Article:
Fine arts are arts that are concerned with beauty or that appeal to one’s taste. The term relates to a limited number of visual art forms, including painting, sculpture, and printmaking. Many still use the term to indicate a traditional perspective on the visual arts, often implying an association with classic or academic art.
The word "fine" does not relate to the quality of an artwork; it refers to the purity of the art’s discipline. This definition tends to exclude visual art forms, such as craftwork or woodworking. Today, the term ‘visual art’ is considered more inclusive and includes the many mediums in which high art now occurs.
Fine arts being viewed as distinct from applied arts is mostly due to a conflict in Britain between the followers of the Arts and Crafts Movement and early modernists. The craft supporters sought to apply socialist principles to the arts by including the commonplace crafts of the masses, while the modernists sought to keep the arts exclusive, esoteric, and elitist.
The term fine art is often used outside of the arts to indicate someone has perfected an activity to a very high level of skill. For example, one might say, "Bruce Lee brought the gung-fu to the level of a fine art."
The fine arts are considered elegant and refined; they are considered the arts of the educated and sophisticated upper class. The martial arts are considered crude and unrefined; they are considered the craft arts of the middle and lower classes. For example, you must dress in your finest and keep quiet while watching a ballet performance, but you can dress as you choose and yell all you want at a forms competition. Although the gap between martial arts and the fine arts seems large, the martial arts have much in common with the fine arts.
Just as an actor must memorize the script or the dancer must train and in memorize the choreography, a martial artist must memorize and train in the intricate techniques of forms or patterns. Creativity in an art is achieved through rigorous discipline, conditioning, repetition, and fluency of the nuances of the art. What makes a violinist different from a fiddle player are the nuances in their style of performance, such as bowing pressure and finger movements. What separate a martial artist from a street fighter are the nuances in their style of performance, such as the control of striking power and body movements.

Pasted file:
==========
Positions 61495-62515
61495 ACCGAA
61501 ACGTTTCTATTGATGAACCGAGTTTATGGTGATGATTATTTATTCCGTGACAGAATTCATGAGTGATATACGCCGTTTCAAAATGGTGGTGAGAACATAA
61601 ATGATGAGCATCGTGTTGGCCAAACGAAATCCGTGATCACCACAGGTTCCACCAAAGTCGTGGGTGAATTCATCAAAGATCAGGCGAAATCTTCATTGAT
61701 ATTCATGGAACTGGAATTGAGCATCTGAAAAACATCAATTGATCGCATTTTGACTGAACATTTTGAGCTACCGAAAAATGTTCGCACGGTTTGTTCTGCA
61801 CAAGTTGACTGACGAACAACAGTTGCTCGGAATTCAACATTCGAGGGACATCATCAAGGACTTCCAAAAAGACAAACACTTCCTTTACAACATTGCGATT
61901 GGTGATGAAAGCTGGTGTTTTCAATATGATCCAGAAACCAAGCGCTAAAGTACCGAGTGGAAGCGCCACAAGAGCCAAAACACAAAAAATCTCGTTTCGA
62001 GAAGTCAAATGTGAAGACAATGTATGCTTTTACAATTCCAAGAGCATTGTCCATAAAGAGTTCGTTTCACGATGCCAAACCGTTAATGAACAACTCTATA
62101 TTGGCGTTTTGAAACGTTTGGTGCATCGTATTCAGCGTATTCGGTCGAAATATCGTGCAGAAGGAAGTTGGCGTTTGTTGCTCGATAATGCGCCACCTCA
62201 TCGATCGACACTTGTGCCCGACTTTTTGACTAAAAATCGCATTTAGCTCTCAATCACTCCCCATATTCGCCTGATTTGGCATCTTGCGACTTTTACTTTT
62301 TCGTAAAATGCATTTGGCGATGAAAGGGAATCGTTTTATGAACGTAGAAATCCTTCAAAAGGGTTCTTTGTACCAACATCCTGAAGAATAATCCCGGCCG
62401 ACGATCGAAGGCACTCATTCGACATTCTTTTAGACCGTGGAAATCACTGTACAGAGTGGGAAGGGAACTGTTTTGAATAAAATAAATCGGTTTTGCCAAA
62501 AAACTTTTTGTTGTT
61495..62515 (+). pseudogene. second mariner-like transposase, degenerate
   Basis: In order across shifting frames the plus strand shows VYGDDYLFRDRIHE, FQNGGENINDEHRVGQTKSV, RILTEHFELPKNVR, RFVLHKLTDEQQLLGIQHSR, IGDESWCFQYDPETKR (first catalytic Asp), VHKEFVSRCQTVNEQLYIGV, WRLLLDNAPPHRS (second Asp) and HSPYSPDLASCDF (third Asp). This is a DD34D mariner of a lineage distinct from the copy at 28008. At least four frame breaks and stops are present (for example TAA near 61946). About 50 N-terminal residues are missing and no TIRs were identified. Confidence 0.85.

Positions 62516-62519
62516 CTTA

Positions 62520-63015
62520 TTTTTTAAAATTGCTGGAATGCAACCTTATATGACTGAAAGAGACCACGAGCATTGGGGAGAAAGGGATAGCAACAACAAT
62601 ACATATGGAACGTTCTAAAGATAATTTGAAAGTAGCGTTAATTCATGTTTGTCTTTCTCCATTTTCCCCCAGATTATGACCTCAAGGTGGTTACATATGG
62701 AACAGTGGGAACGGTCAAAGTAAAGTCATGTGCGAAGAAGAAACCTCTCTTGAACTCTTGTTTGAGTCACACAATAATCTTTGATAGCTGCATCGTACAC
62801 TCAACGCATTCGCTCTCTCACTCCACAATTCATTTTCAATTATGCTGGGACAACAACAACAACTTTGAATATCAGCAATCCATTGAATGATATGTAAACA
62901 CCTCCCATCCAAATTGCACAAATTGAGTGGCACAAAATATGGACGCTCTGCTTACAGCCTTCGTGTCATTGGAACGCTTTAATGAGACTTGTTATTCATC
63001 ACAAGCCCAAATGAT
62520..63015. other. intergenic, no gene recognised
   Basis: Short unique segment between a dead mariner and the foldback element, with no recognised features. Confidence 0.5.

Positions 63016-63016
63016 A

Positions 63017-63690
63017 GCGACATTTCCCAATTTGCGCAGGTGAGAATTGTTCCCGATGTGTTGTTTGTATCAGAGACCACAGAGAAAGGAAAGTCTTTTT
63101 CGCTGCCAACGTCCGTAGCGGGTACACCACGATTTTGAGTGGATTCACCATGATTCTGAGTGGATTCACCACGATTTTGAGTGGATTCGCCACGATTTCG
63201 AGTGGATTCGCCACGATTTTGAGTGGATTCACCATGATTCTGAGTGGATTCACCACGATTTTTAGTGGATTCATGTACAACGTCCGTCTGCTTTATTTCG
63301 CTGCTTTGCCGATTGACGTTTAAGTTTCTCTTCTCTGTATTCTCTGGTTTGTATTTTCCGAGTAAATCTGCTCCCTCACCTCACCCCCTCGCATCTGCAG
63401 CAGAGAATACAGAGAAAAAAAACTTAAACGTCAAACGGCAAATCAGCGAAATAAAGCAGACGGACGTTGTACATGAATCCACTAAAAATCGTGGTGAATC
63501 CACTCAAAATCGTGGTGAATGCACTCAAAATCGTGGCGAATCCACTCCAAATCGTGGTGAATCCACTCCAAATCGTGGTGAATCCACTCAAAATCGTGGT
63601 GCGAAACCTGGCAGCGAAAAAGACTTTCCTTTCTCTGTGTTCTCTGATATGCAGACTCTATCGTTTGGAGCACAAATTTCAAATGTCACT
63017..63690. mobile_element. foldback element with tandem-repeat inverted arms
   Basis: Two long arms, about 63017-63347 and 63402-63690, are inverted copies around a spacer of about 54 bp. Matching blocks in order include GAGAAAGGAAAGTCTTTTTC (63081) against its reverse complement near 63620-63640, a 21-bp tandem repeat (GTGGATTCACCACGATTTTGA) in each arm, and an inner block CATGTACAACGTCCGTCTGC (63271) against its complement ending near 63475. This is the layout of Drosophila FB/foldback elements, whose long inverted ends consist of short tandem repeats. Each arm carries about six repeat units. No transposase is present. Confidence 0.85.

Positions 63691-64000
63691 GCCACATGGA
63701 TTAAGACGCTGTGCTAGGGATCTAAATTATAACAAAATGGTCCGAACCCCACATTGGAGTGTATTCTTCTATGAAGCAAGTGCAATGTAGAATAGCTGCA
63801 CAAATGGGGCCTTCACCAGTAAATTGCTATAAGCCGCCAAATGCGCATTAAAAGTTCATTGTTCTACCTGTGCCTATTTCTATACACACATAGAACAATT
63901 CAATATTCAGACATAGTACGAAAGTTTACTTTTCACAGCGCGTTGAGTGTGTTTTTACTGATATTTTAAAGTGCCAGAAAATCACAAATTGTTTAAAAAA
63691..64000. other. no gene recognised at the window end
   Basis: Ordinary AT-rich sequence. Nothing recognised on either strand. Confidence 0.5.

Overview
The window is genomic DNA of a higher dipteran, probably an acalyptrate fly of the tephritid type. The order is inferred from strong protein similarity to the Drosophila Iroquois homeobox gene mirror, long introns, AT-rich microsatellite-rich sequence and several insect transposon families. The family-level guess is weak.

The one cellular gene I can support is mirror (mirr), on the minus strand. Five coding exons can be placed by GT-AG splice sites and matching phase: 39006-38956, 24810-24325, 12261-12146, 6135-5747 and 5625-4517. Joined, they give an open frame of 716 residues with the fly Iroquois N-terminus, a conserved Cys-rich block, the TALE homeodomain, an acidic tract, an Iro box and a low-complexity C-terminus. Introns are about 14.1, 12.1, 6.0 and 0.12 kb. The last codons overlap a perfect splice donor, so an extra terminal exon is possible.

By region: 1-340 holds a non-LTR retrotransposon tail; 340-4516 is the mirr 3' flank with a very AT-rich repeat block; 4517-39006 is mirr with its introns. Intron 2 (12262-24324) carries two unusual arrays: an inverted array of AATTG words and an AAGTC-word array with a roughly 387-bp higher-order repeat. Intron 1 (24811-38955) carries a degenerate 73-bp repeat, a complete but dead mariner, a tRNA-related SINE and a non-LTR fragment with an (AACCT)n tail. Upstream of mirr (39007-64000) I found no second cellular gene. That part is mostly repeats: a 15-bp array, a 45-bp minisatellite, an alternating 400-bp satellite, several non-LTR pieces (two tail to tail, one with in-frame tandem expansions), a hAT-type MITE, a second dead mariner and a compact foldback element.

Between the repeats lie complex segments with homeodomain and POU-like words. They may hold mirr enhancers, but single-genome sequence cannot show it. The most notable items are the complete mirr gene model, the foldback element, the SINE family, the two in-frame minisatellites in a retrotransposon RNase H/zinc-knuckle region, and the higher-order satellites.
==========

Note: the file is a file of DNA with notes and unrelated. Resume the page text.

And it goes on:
A form or pattern is similar to a musical arrangement. A form has set movements and techniques that must be performed in a set order, just as a musical score has set notes. A martial artist may make minute changes in the tempo or force of a pattern to make the performance better than other performances of the same pattern, just as a musician may make small changes to the performance of a score to make the arrangement unique.
A martial artist must undergo a transformation to embody the martial art as a way of life just as the way an actor must immerse him or herself in a character so the audience is convinced by the performance. When a martial artist has perfected a pattern, when the artist performs the pattern, the audience is convinced the artist is actually in a fight.
Rhythm and timing are essential to musicians playing together. Without this coordination, the resulting music would be confused noise. The same coordination is required when two martial artists spar. When both opponents fight with coordinated timing and rhythm in their maneuvers, a sparring match is a work of art. If one of the opponents is out of sync with the other, the match is merely a brawl.
Acting does not start until the script has been memorized and the actor has transformed into a character that is able to speak the lines as if they were spontaneous conversation. A pianist, who plays from a written score, is a piano player. However, when a pianist plays a score from memory, the score becomes a part of the player, the soul of the player comes through in the music, and the player becomes an artist.
For a martial arts practitioner to become a martial artist, the performance of patterns and fighting techniques must flow from the soul with a higher state of consciousness. When this occurs, the performer becomes an artist in the fine art of a martial art.